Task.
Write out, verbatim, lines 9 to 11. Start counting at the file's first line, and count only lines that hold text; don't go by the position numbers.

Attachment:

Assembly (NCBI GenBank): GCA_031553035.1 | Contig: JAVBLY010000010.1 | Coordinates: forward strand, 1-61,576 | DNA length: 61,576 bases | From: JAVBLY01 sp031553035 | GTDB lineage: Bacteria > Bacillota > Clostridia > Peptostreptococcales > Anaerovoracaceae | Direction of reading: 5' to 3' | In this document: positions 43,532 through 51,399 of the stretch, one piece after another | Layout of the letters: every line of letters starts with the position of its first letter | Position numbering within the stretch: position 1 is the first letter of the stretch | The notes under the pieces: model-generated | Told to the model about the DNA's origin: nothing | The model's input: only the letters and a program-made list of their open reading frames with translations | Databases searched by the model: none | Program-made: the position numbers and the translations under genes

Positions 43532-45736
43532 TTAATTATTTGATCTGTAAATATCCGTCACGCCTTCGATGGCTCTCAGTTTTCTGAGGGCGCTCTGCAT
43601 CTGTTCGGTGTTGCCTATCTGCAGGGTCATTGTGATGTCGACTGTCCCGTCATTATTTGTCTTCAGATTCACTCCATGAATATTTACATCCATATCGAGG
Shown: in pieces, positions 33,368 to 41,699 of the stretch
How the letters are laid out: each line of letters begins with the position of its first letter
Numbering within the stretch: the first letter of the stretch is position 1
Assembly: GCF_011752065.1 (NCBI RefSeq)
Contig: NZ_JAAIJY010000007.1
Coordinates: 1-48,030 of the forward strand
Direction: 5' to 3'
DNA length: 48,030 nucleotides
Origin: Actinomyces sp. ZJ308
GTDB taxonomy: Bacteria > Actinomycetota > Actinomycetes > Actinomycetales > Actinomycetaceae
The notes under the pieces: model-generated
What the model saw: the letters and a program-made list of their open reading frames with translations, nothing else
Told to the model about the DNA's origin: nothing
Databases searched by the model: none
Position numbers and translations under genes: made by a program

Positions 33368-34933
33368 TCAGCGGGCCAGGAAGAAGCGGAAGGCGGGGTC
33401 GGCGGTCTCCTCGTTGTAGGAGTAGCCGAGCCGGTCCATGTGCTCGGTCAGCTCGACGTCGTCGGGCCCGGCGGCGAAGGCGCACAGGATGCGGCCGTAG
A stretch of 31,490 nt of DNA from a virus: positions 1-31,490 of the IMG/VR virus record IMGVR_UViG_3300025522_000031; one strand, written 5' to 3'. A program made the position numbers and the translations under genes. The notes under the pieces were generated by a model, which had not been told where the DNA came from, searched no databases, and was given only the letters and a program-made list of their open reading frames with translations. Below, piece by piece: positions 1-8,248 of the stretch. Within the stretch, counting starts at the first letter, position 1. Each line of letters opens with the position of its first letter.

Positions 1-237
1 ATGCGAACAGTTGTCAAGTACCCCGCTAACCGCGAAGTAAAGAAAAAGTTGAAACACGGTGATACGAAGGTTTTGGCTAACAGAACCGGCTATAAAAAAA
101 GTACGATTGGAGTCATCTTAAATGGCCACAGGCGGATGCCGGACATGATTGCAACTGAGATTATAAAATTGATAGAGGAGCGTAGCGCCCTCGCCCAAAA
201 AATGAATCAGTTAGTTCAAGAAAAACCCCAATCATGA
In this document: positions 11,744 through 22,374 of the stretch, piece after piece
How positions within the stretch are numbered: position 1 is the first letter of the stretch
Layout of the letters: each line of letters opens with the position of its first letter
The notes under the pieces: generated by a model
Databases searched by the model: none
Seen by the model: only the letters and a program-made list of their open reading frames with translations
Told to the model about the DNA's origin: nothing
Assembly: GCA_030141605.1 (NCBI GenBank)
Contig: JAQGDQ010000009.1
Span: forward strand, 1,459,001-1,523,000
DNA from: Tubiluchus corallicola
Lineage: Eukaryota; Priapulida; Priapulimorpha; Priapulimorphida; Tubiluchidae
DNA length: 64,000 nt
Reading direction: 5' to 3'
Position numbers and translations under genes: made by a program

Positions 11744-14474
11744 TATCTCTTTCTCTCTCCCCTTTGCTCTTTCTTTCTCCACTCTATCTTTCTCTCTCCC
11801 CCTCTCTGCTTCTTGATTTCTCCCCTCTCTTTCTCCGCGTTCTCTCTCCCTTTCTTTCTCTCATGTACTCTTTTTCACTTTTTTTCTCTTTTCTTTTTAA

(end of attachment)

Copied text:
Contig: NZ_JAAIJY010000007.1
Coordinates: 1-48,030 of the forward strand
Direction: 5' to 3'